Normally, the mandate rule prevents a district court from reexamining on remand issues which were not raised on appeal by the defendant. United States v. Bell, 5 F.3d 64, 66 (4th Cir. 1993). An exception to the rule permits an issue to be reopened in exceptional circumstances, such as a significant change in the controlling legal authority. Id. at 67. Amendments to the guidelines which benefit the defendant are a circumstance within this exception. Therefore, the district court could reconsider acceptance of responsibility and relevant conduct at least to the extent necessary to determine whether application of the 1993 guidelines would benefit Thomas.

A three-level reduction is available under section 3E1.1(b) to a defendant who (1) timely provides complete information to the government about his own involvement in the offense, or (2) timely notifies the government that he intends to plead guilty, thus saving the government the effort of trial preparation.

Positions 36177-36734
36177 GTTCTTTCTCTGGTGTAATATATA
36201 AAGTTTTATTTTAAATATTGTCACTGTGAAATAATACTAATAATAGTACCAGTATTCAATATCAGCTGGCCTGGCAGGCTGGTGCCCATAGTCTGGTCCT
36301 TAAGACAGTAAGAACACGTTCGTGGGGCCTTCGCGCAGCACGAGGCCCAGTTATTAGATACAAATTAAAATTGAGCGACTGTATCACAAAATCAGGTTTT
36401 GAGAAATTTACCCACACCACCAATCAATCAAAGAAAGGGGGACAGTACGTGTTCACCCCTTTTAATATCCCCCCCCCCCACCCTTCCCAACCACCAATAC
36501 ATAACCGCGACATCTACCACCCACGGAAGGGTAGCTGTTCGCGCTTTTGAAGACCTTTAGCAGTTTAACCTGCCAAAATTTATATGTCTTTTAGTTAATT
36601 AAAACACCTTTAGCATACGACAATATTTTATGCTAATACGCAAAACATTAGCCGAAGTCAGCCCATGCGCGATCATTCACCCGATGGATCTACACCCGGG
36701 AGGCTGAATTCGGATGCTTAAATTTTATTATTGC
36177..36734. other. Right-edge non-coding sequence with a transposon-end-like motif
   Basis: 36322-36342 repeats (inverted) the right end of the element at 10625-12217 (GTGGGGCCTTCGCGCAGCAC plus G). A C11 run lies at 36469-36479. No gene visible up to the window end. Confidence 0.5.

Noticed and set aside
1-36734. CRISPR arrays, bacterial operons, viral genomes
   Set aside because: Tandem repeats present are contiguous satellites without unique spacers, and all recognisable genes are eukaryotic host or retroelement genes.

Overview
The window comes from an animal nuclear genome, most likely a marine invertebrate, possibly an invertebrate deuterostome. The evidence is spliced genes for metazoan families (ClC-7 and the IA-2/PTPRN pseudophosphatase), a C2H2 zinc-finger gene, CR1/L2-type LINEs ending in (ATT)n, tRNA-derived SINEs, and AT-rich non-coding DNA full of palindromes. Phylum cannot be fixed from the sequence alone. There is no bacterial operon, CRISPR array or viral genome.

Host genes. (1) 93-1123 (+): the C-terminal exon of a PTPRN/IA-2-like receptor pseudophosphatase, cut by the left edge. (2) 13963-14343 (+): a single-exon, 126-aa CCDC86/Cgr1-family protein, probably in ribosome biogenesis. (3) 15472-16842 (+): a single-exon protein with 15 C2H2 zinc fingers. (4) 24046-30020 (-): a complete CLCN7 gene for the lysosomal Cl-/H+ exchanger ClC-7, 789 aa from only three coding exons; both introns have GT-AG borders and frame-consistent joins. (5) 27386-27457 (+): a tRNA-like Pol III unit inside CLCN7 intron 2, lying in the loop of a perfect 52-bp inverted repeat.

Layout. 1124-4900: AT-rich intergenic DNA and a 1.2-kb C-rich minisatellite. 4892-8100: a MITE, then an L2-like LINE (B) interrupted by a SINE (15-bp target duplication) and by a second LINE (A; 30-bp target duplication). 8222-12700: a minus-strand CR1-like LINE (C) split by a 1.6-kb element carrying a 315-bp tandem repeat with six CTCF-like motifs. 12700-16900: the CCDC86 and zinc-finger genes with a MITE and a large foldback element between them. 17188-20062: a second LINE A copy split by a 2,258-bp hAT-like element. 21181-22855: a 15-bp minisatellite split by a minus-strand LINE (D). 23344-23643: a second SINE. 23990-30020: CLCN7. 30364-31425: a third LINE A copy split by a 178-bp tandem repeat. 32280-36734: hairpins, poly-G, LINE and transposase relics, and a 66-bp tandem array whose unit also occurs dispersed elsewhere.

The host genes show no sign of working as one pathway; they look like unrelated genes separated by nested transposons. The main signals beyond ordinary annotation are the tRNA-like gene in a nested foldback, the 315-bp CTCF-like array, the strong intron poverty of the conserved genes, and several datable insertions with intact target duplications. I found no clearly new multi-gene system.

The district court decided that Thomas did not qualify under subsection (b) because he negotiated an untimely plea on the eve of trial after his co-defendant's guilty plea, and never admitted the full extent of his involvement in the offense.

Thomas argues that his notice of his intent to plead guilty was as timely as possible, because the government would not negotiate with him until after his co-defendant's guilty plea. However, the commentary to section 3E1.1 states that conduct qualifying a defendant for the additional level "will occur particularly early in the case," and "at a sufficiently early point in the process so that the government may avoid preparing for trial." USSG Sec. 3E1.1, comment. (n.6). Thomas always had the option of indicating his intent to plead guilty without first negotiating an agreement. Therefore, the district court did not clearly err in finding that Thomas did not qualify for a three-level adjustment.